Website speed is both a ranking factor in Google and it improves conversions. It’s a great way to hit 2 birds with 1 stone. Some speed optimizations are sitewide, some only help individual pages load faster. Below are the speed optimizations that are sitewide. For full instructions on making your WordPress site load faster, see my speed optimization guide.

  • Upgrade to faster hosting (I use SiteGround)
  • Configure the W3 Total Cache plugin with Cloudflare + MaxCDN
  • Bulk image optimization
  • Optimize images that appear on multiple pages
  • Clean up database using WP-Optimize
  • Delete unused plugins
  • Find and delete largest plugins using P3 Plugin Performance Profiler

 

2. Mobile Responsiveness
If your theme isn’t responsive, it’s probably time to find a new one since Google’s recent Mobilegeddon update now uses responsiveness as a ranking factor. Your site can still have mobile issues even IF you’re using a responsive theme. That’s why it’s a good idea to run your site through Google’s mobile test as well as check your website on major devices.

Google Mobile Test

 

3. Security Issues
If you’re signed up for Google Search Console they would have already sent you a message informing you of security issues. You can double check this by running your site through Sucuri. WordPress sites have become a major target for malware so it’s a good idea to at least get the basics down. Change the generic “Admin” username, use a strong password, and install the iThemes Security Plugin to run the one-click security optimization button.

Sucuri Website Security Checker

 

4. Google Search Console Optimizations
When you first sign up for Google Search Console they provide you with a list of sitewide optimizations (numbers 1, 2, 3, 5). Find instructions for each Search Console item below…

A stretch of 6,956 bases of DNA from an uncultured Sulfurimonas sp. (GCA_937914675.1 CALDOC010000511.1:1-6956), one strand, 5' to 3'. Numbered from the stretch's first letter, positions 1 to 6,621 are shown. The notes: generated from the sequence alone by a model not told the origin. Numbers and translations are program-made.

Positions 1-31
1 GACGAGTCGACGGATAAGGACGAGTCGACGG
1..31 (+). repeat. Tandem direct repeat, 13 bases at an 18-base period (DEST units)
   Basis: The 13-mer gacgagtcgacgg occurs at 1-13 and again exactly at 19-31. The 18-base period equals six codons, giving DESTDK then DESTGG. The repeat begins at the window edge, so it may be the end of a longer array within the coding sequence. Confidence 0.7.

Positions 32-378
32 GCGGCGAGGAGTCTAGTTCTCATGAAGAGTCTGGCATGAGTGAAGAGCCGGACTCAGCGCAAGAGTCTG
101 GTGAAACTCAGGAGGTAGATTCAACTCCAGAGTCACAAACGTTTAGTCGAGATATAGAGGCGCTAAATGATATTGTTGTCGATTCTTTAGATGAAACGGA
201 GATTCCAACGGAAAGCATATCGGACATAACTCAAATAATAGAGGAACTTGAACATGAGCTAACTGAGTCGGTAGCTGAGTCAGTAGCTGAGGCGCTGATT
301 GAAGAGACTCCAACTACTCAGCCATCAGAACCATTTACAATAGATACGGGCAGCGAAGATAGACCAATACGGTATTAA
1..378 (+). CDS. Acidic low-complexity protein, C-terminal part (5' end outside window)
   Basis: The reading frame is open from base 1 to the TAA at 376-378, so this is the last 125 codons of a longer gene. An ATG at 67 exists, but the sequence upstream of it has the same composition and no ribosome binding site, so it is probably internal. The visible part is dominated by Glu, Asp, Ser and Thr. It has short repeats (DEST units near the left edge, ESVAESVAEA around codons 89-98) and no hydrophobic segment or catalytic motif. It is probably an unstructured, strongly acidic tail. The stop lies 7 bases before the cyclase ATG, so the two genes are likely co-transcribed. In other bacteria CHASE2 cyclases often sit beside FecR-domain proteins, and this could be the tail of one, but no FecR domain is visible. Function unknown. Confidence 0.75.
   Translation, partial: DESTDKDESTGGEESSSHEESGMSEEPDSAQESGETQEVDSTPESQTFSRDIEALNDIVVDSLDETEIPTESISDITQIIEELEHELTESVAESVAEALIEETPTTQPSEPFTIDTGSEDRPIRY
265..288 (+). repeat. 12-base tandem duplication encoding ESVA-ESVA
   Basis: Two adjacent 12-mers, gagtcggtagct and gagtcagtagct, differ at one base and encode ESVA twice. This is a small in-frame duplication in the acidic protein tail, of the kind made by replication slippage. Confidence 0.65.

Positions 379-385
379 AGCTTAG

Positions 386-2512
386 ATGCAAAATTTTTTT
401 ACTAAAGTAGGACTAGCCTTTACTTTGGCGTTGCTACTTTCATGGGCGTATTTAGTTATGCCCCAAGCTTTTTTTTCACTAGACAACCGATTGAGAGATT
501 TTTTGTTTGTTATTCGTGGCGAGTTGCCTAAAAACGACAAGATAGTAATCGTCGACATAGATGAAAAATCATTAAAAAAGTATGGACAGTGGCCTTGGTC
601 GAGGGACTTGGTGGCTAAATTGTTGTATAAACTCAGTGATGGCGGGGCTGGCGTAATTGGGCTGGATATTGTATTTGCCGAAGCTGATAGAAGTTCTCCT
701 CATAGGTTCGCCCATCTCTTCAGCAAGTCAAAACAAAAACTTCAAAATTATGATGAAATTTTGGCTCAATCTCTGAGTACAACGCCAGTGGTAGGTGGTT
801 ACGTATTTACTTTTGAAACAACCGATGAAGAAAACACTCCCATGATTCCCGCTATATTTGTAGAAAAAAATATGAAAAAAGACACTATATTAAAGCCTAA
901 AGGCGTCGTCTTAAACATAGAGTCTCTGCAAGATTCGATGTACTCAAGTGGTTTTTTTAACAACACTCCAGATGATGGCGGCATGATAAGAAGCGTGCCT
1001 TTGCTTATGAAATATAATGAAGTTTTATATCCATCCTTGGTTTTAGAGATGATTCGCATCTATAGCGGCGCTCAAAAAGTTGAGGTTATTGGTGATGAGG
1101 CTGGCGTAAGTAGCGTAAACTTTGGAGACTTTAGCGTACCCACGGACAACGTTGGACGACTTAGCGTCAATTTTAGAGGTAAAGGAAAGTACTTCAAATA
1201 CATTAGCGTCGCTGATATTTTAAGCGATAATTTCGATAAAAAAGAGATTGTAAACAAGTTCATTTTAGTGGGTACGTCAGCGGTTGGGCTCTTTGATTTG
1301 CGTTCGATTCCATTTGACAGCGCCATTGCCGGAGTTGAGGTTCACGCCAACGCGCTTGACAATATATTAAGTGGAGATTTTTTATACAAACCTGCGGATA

Google Search Console Recommendations

Add all your website versions – you’ll want to verify both your www and non-www version, as well as the HTTPs version if applicable. You’ll want to do numbers 2-5 for each version.

Select your preferred version – choose whether you want the www to appear in your domain, or not. This is preference and it doesn’t matter for SEO, just make sure the version you set in Google Search Console is the same version as the one set in WordPress (find this under Settings –> General –> “WordPress Address URL” and “Site Address URL”).

Select target country – if your website is targeted to a specific country, set that here.

Submit a sitemap file – Yoast automatically generates a sitemap for you, but you’ll still need to submit it to Google. In WordPress go to SEO –> XML Sitemaps. Click the XML Sitemap button and copy the last part of the URL (https://x7r6b9v3.rocketcdn.me/sitemap_index.xml). Paste into Google Search Console, test, and submit. If you see errors, check Yoast’s post on common sitemap errors.

 

5. SEO Plugin Settings
I assume you’re using the Yoast SEO Plugin since it’s the best out there, but have you gone through it’s different SEO tabs on the left of your dashboard? These are where you configure sitewide SEO settings by filling out information about your website. There’s a lot to it, but you can use my Yoast tutorial to download the same settings I use and import them to your Yoast plugin, or use the instructions from my tutorial to learn how each field affects SEO.